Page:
5 Ways to Get to Know Your Neighborhood and Local Market
Finding quality leads and generating new business, as any real estate agent knows, begins with cultivating pre-existing relationships. However, generating new leads can be difficult if you do not already have a large referral base or if you are new to the area.
While new agents tend to focus on open houses and cold calling or spend a lot of money on print advertising, successful agents are able to cultivate referrals by working alongside neighbors and collaborators.
- Please introduce yourself
Choose three community leaders you’d like to meet more closely and either ask for introductions or send an email introducing yourself. Have trouble coming up with something to say? You can send them a link that you believe is relevant to their work, congratulate them on a recent accomplishment, or simply let them know you’ve noticed they’re making a difference in the community.
- Keep in touch
When was the last time you communicated with a previous client? If you don’t already have a spreadsheet or tracking system in place to remind you of birthdays, holidays, and regular checkpoints, make one now and be proactive about staying in their lives.
- Demonstrate that you care
While you cannot attend every community event, choosing a few to attend throughout the year will help you meet people and build rapport. If you don’t already have a community volunteer event planned, visit your community’s website or social media pages to find an upcoming cause that fits your passion and your schedule.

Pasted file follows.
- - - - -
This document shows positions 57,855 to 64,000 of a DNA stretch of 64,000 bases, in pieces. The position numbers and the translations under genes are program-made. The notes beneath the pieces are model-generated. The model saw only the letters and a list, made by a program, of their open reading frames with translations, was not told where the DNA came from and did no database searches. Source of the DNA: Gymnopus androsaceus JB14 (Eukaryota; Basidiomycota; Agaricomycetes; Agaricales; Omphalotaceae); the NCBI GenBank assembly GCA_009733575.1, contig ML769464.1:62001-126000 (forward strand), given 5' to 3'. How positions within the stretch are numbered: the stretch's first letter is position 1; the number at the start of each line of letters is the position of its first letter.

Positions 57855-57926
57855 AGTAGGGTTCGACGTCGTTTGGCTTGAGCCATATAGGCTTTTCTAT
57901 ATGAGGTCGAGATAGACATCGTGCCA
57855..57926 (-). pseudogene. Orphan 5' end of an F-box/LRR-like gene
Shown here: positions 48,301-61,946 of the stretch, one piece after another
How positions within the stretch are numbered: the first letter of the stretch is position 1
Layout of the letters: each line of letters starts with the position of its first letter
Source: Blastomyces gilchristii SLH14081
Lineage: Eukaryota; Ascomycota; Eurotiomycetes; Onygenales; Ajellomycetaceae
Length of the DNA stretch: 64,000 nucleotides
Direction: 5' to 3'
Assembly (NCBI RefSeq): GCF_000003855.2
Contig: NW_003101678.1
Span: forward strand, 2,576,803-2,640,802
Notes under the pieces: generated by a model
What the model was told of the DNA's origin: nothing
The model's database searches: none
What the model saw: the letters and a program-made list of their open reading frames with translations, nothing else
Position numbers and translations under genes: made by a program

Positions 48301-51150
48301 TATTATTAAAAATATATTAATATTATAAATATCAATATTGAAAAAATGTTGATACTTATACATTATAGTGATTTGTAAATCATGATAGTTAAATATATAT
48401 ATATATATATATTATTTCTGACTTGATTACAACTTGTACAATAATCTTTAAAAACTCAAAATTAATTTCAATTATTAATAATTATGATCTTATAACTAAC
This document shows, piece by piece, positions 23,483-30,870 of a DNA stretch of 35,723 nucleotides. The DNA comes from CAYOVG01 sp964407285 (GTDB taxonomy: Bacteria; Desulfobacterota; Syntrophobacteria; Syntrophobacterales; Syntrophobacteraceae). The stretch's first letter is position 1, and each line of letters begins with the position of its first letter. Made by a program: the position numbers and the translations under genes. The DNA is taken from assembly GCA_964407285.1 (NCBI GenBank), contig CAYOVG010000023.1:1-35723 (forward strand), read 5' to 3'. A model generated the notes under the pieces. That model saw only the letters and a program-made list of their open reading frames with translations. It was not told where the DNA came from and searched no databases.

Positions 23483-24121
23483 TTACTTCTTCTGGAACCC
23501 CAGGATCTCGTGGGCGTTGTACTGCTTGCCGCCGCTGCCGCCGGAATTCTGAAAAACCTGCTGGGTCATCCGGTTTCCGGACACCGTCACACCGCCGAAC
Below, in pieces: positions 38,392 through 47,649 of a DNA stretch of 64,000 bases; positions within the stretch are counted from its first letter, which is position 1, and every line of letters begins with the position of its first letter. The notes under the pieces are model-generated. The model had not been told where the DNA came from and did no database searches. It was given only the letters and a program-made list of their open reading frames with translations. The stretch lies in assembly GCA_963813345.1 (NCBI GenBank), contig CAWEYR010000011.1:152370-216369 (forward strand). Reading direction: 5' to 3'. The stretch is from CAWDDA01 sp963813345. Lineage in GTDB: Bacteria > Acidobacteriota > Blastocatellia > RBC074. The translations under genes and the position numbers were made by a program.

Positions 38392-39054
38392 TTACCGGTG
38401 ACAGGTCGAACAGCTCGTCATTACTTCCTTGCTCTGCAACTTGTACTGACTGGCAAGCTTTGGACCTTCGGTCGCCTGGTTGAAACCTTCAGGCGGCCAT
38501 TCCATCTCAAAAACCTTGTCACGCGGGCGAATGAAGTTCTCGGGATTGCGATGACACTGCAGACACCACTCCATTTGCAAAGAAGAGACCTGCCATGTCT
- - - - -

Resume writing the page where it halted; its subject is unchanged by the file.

- Change notes
Because real estate professionals succeed more when they understand their market, find a partner in your market with whom you can share notes—and vice versa. Connecting with other agents, even if they are technically your competition, is a great way to learn from their successes and establish yourself as a peer.
- Consider yourself a journalist.
Information about your market can come from a variety of sources. As if you were an investigative journalist, approach your market. Sign up for community newsletters, compile a list of neighborhood newspapers, and see if there are any upcoming town hall meetings where you could learn something new or form a new relationship.